May 18, 2013
Cameron keeps Osborne in shuffle of ministers
David Cameron kept his unpopular Chancellor George Osborne in a reshuffle of his cabinet that he hopes will revive the Conservative-led government's fortunes in the middle of a term dominated by recession.
Cameron's office has billed the rejig as a game changer but heavyweights such as Foreign Secretary William Hague are seen staying put and few changes are expected in policy.
The prime minister's scope for a sweeping overhaul is limited by the constraints of life in coalition with the left-leaning Lib Dems and the danger of creating powerful enemies in his Conservatives at a delicate time for the party.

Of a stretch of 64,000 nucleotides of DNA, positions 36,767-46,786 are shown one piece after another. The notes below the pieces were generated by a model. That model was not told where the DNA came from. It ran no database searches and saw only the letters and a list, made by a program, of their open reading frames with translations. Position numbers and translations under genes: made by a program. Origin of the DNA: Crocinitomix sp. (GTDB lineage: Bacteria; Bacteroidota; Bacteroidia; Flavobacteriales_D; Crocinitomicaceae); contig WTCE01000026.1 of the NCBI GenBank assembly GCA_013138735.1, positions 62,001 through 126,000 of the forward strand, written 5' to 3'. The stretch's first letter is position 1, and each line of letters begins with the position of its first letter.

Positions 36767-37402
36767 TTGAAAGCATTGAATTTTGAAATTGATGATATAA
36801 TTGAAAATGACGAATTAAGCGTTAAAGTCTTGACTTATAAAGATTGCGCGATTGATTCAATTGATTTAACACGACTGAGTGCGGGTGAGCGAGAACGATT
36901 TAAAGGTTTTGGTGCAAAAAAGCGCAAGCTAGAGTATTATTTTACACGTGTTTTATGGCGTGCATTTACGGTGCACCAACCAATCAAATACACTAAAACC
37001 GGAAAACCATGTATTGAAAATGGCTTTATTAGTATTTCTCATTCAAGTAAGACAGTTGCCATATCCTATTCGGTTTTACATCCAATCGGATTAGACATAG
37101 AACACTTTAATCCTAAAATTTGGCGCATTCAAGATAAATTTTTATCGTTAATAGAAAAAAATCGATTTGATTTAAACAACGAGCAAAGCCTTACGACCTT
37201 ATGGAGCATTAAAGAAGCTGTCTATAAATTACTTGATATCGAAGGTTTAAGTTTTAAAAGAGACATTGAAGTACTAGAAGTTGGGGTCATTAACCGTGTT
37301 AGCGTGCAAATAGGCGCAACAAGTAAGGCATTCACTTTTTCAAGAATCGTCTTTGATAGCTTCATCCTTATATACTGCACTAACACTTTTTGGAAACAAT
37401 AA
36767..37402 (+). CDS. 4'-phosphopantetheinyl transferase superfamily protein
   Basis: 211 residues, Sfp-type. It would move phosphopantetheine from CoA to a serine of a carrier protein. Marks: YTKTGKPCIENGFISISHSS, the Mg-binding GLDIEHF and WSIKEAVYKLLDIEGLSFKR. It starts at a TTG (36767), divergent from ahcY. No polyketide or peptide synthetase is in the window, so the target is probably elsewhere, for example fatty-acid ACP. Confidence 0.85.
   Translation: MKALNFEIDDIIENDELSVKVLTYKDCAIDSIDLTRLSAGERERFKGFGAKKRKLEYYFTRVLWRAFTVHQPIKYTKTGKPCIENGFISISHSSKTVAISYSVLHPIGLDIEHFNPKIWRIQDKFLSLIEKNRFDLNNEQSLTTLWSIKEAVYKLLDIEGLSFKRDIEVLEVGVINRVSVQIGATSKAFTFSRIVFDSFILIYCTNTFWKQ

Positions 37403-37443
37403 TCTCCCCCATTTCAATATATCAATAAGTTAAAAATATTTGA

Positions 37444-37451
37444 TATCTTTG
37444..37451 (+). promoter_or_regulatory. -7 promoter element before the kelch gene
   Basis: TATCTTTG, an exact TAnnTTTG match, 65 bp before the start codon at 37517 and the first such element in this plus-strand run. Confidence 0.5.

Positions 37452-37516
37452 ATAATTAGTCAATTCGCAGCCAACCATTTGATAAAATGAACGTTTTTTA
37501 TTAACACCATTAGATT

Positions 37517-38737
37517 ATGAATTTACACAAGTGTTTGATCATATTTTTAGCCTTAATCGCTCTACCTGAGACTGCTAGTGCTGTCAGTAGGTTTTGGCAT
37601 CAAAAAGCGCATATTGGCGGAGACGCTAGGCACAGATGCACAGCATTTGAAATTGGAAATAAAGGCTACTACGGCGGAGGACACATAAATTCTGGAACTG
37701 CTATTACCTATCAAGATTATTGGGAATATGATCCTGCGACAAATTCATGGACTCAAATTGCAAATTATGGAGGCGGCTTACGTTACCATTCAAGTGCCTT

Osborne, a close Cameron ally, was booed by crowds before he presented medals to Paralympics winners on Monday night, highlighting discontent with budget cuts that have repeatedly missed the government's targets and the general economic gloom.
"He's definitely staying put," a source familiar with the reshuffle discussions told Reuters.
Polls show many Britons think Osborne should be sacked but replacing too many senior ministers could be interpreted as an admission of policy failure, particularly on the economy.
Cameron is expected instead to beef up his economic team by giving Justice Secretary Ken Clarke - a former chancellor - a new role with an economics brief. Lib Dem David Laws, another respected economic brain, was also likely to be given a ministerial role.